This sport had it all! I quickly started reading and learning everything I could about the sport, despite not being from its colonial culture or having ever played it (except for being bowled first ball in the quad while on exchange at The College of Ripon and York, St. John about seven years prior). I started with The Wisden Dictionary of Cricket, reading it cover to cover. Then came the real literature of the sport, which it turns out also has a rich history. The Picador Book of Cricket, was an excellent anthology, as was Wisden Anthology 1978-2006. This helped inculcate me with the major historical moments of the game. Then came the yearly Wisden Cricketers’ Almanack. And of course never ending articles at (now espncricinfo).

15 years on and I am still obsessed with this sport. I still don’t know a great deal of the finer nuance, but the pandemic has given me the time to get closer to that as well. Here in Japan, I re-subscribed to Willow, watching long replays the next morning as matches progress through my East Asia Standard Time night. I even traded in my Hokkaido job alert email service and replaced it with a Wisden Cricket Monthly online subscription. The gains I receive from following cricket far surpass any potential employment information.

Becoming a fan of a sport but having no national affiliation feels a bit disembodied. I find myself almost always rooting for the underdog. And that underdog could change as a match progresses. It’s a calming experience watching any cricket match. It’s a far cry from the “Jump off the Ben Franklin Bridge” intensity that Philadelphia sports fans (which I am one) are accustomed to. Cricket for me is a great read-along form of entertainment. I can easily watch an afternoon Test session with a book in hand and a clean conscience. It’s as violation free zone.

I restarted my Twitter account exclusively for following cricket. I play fantasy cricket with the IPL. The other day I watched with rapt attention the 4-day Women’s test match between Australia and India which ended in a draw. I did that with no side-eye. I was super into it. I can’t be helped. My wife thinks I’m crazy. I tell her to listen for the “Howzat!!!” while I use the bathroom. She thinks of it as the sport that randomly screams after long periods of calm. I’ll make a fan out of her yet.

And the bizarre twist is that cricket is coming full circle for me. That place where I broke my leg, the Church Farm School, in Exton Pennsylvania, now hosts Minor League Cricket in the auxiliary park next door. Cricket in America is finally making some slow progress.

So to sum it um. If you want to dive deep into some obscure pastime you probably have no business getting involved in, just do the following:

1) Horribly break your leg on a innocuous sidewalk covered in black ice at your place of work (be sure said workplace has a huge endowment and ability to pay out disability/rehab)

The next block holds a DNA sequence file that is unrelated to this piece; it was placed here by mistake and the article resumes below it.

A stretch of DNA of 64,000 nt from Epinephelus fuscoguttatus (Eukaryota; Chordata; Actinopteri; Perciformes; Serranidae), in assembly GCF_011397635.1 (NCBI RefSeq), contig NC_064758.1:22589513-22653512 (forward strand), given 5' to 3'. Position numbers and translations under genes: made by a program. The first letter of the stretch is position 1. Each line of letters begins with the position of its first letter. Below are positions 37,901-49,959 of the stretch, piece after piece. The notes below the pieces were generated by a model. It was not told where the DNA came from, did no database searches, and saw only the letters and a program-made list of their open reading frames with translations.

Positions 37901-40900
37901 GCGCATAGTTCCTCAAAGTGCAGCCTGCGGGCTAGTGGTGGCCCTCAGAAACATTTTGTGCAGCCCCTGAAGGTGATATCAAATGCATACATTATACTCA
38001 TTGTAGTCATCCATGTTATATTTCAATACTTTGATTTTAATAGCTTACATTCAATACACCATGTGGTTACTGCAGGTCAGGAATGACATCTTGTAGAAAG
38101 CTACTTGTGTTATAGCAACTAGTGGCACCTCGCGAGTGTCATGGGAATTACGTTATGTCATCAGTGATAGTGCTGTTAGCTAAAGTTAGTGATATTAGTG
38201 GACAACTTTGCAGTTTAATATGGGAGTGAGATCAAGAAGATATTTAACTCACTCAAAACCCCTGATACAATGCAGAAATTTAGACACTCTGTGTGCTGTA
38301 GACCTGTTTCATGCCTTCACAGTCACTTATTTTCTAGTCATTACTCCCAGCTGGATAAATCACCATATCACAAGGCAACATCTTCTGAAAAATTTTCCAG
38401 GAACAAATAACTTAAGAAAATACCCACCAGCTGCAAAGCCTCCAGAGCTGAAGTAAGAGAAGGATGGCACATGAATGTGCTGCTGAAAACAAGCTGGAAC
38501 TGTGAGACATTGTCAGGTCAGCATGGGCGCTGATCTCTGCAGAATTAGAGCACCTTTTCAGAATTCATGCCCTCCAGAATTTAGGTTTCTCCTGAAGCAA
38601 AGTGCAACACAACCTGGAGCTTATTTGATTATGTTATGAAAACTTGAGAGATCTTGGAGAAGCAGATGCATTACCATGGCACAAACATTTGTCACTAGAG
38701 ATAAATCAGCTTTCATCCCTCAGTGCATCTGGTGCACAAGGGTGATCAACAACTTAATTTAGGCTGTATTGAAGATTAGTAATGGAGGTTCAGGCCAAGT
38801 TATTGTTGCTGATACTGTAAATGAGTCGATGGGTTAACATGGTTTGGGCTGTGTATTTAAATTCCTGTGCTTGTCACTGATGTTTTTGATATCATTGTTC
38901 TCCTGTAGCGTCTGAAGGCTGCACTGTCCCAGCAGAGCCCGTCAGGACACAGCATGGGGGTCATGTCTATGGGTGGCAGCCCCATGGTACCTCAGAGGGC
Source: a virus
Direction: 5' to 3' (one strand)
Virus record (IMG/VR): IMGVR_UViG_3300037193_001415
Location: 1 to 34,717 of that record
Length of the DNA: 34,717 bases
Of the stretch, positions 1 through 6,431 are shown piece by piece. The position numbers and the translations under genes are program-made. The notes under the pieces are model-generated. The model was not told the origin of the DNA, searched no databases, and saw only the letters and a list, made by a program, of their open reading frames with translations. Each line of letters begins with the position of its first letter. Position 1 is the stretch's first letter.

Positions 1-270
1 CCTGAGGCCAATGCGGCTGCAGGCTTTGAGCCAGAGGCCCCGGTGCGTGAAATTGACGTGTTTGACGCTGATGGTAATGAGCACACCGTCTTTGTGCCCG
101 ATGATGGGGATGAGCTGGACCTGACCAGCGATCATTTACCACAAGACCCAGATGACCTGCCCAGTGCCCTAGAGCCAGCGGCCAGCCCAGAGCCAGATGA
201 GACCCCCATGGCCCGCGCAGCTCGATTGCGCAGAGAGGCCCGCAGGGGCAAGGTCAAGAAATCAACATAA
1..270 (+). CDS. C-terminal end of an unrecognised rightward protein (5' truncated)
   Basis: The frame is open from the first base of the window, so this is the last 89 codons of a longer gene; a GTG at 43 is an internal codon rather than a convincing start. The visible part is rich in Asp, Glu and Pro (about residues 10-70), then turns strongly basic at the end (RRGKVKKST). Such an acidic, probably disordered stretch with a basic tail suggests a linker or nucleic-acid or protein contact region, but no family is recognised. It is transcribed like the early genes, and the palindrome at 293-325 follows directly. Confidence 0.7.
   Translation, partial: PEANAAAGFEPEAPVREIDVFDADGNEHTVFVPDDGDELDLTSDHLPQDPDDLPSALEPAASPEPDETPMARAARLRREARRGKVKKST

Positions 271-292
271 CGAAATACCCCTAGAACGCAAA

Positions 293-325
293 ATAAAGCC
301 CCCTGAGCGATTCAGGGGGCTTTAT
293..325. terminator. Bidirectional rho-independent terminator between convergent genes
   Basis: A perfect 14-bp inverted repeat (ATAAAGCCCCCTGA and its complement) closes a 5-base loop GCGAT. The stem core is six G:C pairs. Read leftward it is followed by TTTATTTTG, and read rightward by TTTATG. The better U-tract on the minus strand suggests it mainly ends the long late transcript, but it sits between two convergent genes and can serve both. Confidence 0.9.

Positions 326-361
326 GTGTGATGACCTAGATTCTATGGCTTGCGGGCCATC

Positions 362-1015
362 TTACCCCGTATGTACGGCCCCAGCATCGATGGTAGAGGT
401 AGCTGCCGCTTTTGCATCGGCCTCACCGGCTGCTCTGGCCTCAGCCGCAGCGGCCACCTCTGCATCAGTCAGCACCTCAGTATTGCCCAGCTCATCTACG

2) Take the money and run, prop yourself on a recliner for several months, with a laptop and nothing but undisturbed time.

3) Move to a country in the world least aware or exposed to the topic you build a passion about. (i.e Japan)

There you go! It couldn’t be more simple!

Ulysses, Round Three

There is nothing like forcing yourself through the ultra-realist-modernist hell that is James Joyce’s Ulysses. For the last several months my “To Read” list has been mired in quicksand while this behemoth of a tome, with its micro-font, thin pages, and countless footnotes/ endnotes / addendum notes – plugs a hole in my brain. I couldn’t move on. I certainly couldn’t abandon it. But this time I actually didn’t want to abandon it.

I first tackled Ulysses way back when I was on exchange in York, England for a semester. A module on modernist literature tried to jam it into a two week stretch, where I am certain few if any of the students even got past the opening chapters. Even the professor admitted that he hadn’t read it in full! I read it incessantly, out loud, in my dorm room, on park benches and from the city’s medieval walls. I read it while lounging in a huge inflatable Guinness chair I won by drinking, you guessed it: ten pints of Guinness. All this was to establish a certain mood so I could comfortably navigate my way through the book. I got about 300 pages in. Not a bad effort, but failure nonetheless.

I next went about it more than a decade ago using an email service that sent three pages a day, which I read on a flip-phone while on my daily hour long commutes through Yokohama. It was a laborious and painful process, but I managed to get through it. I retained almost none of the plot however. The words just flowed through by brain like a drunken tinker telling a tale at the local pub.

This last time (but probably not final), I decided to take a decidedly different tact and used an audio recording from RTE circa 1982 (available as a podcast). Each episode is acted out dramatically and is followed by a short thirty minute analyses. This worked wonderfully. There are just too many characters, songs, accents, and dialects to do the text justice by tackling it in your own voice. As an audio play, Ulysses moved along with a level of understanding I hadn’t managed before. I also followed along in my Ulysses: The 1922 Text, a version that seems to sync up well with the RTE version.

I won’t say I completely grasped everything going on in the text. There were still large swathes that left me stumped. But with this audio follow-along method I was able to find fragments of the text that peeked my interest and follow them down their own rabbit holes. The next time (Yes, I said it.) I will glean even more I am sure.